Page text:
Hunter may scorn success as a beast, but few authors pursued it more strenuously—or as well.
Evan Hunter says in one of his 60 novels that success in America is a frightening, hairy beast stinking of booze and corruption. Its embrace can crush you before it tosses you aside.
Yet people keep stalking the beast—and so has Hunter, with more reason than most. He grew up in a New York Italian ghetto during the Depression; his father made $10 a week as a substitute mailman. “I’m not going to live in slums all my life,” Hunter recalls thinking. “I’m going to get rich and have big houses and expensive cars and beautiful women.”
He began amassing those accoutrements before he was 30, on the strength of the wildly successful The Blackboard Jungle, a 1954 book, then a movie. But neither subsequent best-sellers like Strangers When We Meet and Mothers and Daughters nor $5,000-a-week writing jobs in Hollywood made life as sweet as Hunter expected. “I was sort of a rebel when I went out there,” he says of Hollywood. “I really hated it, and I told everybody I hated it.” The beast’s embrace soon turned savage. Hunter suffered a string of unsuccessful books, a “very unhappy” marriage, a break with his literary agent and several nasty reviews. Of his serious novels he admits, “In some of them I didn’t have a goddamn thing to say.” Now, at 51, an expensive divorce behind him, Hunter says, “I’m starting all over again.”
“Financially,” adds his present wife, Mary Vann, who was born in North Carolina. Her daughter, Amanda Finley, 15, lives with them.
Apparently his troubles only served to goad his productivity. A couple of months ago he completed an 837-page manuscript titled The Gutter Rats, “a very harsh, inside look” at writers, agents, the theater and the movie business. In October, when the book did not find a publisher, Hunter toned it down, cut out a couple of hundred pages and changed the title to Words.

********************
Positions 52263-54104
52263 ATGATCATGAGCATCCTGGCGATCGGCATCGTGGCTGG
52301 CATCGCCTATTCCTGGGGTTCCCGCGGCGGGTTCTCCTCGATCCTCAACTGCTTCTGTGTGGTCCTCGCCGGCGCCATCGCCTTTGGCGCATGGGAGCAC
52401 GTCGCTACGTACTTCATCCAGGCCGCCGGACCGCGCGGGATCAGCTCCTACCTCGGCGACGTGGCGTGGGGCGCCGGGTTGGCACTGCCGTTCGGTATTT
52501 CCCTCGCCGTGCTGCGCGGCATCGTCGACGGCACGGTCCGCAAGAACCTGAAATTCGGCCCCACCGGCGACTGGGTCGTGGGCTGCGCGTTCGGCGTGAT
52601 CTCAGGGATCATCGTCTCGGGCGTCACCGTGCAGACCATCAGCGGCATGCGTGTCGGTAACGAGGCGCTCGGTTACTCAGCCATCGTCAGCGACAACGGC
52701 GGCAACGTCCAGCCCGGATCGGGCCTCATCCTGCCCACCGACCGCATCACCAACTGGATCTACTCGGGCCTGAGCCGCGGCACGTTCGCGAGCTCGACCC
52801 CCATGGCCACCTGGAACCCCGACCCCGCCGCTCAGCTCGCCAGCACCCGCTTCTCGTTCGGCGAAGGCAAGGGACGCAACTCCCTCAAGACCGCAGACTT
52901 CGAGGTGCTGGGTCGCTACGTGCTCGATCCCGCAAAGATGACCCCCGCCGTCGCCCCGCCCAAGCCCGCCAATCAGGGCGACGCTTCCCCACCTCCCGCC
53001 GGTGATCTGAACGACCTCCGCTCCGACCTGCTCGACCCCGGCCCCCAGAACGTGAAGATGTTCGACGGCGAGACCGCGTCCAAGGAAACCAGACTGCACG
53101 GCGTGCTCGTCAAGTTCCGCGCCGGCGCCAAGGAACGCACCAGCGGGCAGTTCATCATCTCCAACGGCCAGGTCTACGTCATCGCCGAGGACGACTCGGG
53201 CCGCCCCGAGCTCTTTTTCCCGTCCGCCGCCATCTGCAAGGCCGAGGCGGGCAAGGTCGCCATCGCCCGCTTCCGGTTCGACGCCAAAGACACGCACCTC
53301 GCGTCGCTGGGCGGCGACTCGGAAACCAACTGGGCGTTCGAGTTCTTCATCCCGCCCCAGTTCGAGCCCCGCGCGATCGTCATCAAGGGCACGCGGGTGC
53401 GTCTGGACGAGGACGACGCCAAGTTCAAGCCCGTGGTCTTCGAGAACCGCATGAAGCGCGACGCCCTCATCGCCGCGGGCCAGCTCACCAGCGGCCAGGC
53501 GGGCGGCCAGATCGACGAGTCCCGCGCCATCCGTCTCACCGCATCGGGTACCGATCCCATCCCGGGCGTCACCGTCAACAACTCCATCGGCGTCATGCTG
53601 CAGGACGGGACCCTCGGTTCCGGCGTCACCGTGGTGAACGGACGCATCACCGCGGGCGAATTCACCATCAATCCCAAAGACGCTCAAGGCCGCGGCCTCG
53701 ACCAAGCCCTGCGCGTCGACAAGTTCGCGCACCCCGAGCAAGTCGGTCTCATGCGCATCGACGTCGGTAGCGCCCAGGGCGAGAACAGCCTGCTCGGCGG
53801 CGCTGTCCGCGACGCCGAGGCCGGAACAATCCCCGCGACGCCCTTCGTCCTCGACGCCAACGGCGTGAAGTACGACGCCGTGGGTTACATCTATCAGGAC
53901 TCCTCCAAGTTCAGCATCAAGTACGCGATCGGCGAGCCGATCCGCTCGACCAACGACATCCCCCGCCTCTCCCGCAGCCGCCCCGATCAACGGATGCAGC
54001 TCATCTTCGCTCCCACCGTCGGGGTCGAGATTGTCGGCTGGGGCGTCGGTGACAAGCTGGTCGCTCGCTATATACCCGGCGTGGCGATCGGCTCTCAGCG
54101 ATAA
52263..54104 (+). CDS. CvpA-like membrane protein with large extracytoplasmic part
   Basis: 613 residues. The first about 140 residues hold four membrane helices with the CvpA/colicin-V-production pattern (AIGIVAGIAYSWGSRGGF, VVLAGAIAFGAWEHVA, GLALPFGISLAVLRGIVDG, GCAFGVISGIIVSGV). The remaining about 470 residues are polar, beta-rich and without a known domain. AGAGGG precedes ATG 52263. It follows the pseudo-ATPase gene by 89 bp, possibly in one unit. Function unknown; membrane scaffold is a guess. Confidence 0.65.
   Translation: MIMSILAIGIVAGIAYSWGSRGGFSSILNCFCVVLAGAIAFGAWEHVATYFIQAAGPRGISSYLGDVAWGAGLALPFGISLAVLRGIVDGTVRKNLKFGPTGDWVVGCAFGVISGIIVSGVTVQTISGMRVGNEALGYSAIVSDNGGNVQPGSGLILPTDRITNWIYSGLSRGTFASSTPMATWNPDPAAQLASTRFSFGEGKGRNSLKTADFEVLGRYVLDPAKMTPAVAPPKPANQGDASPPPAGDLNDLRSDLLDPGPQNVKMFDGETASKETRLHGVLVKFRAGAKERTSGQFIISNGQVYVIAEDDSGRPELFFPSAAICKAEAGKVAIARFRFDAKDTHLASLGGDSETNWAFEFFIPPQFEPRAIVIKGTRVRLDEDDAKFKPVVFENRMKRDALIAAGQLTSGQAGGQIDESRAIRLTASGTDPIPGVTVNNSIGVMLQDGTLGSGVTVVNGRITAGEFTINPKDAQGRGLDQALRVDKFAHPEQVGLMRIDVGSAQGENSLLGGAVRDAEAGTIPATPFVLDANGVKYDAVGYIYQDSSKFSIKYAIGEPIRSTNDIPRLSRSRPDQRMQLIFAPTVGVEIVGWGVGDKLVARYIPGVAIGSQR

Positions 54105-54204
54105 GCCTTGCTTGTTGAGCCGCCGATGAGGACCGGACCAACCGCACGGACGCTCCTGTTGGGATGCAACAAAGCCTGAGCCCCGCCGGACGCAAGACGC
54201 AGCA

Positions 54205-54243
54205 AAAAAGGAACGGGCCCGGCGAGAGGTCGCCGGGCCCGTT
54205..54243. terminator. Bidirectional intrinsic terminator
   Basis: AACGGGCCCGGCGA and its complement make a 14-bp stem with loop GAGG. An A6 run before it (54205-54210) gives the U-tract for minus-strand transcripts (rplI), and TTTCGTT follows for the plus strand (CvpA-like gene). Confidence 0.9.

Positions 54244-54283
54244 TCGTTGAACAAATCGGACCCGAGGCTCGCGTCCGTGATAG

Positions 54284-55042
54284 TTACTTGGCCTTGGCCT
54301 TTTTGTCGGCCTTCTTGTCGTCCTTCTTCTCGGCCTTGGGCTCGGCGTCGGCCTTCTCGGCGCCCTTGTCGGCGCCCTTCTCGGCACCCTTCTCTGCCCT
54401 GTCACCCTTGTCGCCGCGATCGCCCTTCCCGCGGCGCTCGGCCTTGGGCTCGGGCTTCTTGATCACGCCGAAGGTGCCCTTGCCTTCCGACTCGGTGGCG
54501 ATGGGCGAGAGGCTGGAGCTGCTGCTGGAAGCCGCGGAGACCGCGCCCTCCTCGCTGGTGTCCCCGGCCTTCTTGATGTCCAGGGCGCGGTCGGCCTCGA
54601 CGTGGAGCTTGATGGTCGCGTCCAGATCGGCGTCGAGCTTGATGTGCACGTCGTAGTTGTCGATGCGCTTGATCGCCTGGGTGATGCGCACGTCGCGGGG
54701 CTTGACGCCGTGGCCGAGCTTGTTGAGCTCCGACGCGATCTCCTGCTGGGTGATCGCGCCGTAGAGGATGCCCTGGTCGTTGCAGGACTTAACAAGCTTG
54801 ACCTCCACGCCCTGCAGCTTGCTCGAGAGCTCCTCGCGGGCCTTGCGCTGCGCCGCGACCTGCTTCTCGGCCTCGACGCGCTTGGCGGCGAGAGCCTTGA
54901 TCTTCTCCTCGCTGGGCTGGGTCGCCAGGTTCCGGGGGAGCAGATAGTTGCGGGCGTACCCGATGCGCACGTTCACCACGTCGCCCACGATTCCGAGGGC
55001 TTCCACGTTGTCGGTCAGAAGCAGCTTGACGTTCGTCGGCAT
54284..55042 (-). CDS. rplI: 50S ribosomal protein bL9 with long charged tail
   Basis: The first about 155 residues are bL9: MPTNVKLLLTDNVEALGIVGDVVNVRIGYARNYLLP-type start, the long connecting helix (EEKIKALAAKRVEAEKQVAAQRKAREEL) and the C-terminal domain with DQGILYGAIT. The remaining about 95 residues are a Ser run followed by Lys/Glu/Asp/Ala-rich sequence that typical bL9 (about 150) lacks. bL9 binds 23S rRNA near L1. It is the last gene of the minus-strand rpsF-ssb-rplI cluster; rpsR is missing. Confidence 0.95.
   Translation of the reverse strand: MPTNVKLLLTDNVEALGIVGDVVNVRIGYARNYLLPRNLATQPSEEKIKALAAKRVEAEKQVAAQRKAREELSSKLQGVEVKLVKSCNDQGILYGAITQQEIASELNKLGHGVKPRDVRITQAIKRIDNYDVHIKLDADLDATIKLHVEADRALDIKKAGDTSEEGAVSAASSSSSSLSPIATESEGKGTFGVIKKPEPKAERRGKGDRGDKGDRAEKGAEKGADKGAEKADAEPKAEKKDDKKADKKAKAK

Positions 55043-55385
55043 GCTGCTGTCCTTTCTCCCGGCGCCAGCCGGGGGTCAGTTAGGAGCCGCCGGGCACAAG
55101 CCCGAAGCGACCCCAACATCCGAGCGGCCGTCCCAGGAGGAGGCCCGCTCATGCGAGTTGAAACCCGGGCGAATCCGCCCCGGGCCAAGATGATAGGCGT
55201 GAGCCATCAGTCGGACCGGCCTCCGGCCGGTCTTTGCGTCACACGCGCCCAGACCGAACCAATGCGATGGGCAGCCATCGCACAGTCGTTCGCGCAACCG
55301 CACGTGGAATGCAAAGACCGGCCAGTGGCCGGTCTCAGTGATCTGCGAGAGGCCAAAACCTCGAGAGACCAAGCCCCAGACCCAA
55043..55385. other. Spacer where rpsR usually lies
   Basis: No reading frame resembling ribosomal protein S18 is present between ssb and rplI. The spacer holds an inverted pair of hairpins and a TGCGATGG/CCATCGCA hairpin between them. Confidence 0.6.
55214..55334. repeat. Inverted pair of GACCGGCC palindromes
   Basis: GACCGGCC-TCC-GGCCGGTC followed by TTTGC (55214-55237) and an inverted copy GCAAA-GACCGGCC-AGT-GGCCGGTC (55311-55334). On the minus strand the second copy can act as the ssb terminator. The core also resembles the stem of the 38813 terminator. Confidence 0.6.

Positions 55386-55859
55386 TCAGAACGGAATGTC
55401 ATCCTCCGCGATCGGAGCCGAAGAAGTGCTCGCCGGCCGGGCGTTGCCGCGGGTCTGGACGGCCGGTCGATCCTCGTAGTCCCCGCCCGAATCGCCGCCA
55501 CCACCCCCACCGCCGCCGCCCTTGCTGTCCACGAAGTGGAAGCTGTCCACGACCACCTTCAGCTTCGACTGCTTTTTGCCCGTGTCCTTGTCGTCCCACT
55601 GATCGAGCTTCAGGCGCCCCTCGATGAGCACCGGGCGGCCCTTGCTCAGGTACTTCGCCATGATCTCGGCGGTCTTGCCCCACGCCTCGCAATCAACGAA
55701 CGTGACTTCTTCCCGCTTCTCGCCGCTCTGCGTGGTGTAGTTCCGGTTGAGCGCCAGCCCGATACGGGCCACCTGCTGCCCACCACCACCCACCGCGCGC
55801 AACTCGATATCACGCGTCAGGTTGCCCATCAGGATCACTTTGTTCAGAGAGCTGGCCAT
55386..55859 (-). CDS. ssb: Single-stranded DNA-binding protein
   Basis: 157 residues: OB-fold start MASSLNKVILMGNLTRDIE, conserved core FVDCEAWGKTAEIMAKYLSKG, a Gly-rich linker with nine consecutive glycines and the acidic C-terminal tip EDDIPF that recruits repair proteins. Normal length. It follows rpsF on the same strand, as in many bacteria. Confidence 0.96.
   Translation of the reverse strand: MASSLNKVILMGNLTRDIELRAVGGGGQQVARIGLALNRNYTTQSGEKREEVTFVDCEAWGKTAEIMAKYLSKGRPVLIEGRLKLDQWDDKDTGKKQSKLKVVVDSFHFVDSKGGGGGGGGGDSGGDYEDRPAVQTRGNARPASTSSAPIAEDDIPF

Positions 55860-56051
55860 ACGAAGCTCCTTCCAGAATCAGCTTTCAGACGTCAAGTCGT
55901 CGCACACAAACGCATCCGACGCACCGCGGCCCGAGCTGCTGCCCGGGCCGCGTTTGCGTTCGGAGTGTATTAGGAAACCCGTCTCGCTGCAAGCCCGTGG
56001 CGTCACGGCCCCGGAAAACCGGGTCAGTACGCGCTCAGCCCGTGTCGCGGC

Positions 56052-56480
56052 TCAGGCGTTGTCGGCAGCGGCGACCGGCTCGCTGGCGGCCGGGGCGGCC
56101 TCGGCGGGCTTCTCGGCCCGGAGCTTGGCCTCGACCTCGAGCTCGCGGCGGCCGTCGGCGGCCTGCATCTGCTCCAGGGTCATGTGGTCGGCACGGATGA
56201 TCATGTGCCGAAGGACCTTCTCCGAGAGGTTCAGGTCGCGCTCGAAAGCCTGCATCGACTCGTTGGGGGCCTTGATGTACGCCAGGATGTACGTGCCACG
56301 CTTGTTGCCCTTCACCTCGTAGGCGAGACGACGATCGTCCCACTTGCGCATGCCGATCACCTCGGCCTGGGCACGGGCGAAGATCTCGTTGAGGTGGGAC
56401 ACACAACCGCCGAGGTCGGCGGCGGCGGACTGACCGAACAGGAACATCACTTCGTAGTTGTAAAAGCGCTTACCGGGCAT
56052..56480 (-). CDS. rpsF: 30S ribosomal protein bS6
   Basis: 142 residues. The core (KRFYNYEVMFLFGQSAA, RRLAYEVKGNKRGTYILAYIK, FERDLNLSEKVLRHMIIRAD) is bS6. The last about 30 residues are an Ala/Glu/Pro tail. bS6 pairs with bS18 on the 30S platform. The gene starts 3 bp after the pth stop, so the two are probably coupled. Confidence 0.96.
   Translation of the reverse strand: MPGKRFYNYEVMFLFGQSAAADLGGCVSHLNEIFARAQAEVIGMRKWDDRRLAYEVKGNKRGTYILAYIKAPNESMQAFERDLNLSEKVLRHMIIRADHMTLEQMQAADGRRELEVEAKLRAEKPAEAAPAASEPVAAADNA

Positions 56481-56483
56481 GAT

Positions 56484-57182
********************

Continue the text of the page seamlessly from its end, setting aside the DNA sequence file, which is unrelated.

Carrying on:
Whether it eventually is a bombshell or a bomb, Hunter will come out with another—and failproof—book next month. It’s the 36th novel by Ed McBain, the most successful of Hunter’s several pseudonyms. The title is Goldilocks; the plot is adultery and murder. The McBain books have sold an estimated 53,000,000 copies in 16 languages. He often begins one with nothing more than a suggestive title. Pinned to his desk now is: Please, Not While I’m Eating. “Of course, it has to be about a poisoning.”
Hunter was born Salvatore Lombino, which he changed not long after graduating Phi Beta Kappa from New York’s Hunter College in 1950. His three grown sons by his first marriage call themselves Hunter.
He has also written under the names Richard Marsten and Hunt Collins. While he was a Navy seaman from 1944 to 1946—and then as a student, high school teacher and junior literary agent—he signed those names to the penny-a-word mysteries and science fiction he pounded out in his spare time. “The John Updikes of the world,” he notes with a vague smile, “don’t come out of the pulps.” (Hunter apparently believes the literary establishment will never take writers with his kind of background seriously.)
Hunter works 9 to 5 in an artist’s studio, a few yards from the converted sawmill that is his house in suburban Connecticut. One upcoming project is to write a CBS-TV miniseries based on his Western, The Chisholms. (“That novel,” he says, “was very hard work. Who the hell knows about getting on a horse?”) A recent McBain, Blood Relatives, has just been filmed in Canada with Donald Sutherland as the star.
“We lead a pretty quiet life,” Hunter says. “We have a lot of small dinner parties. We try to go into the city to the theater, for dinner or just to walk around. We play tennis on weekends, and that’s about it.” He is also a regular in a local weekly poker game. “I’m pretty happy right now. I really am,” he says. At that moment, his wife Mary Vann walks into the studio carrying the mail. “Any money?” he asks her.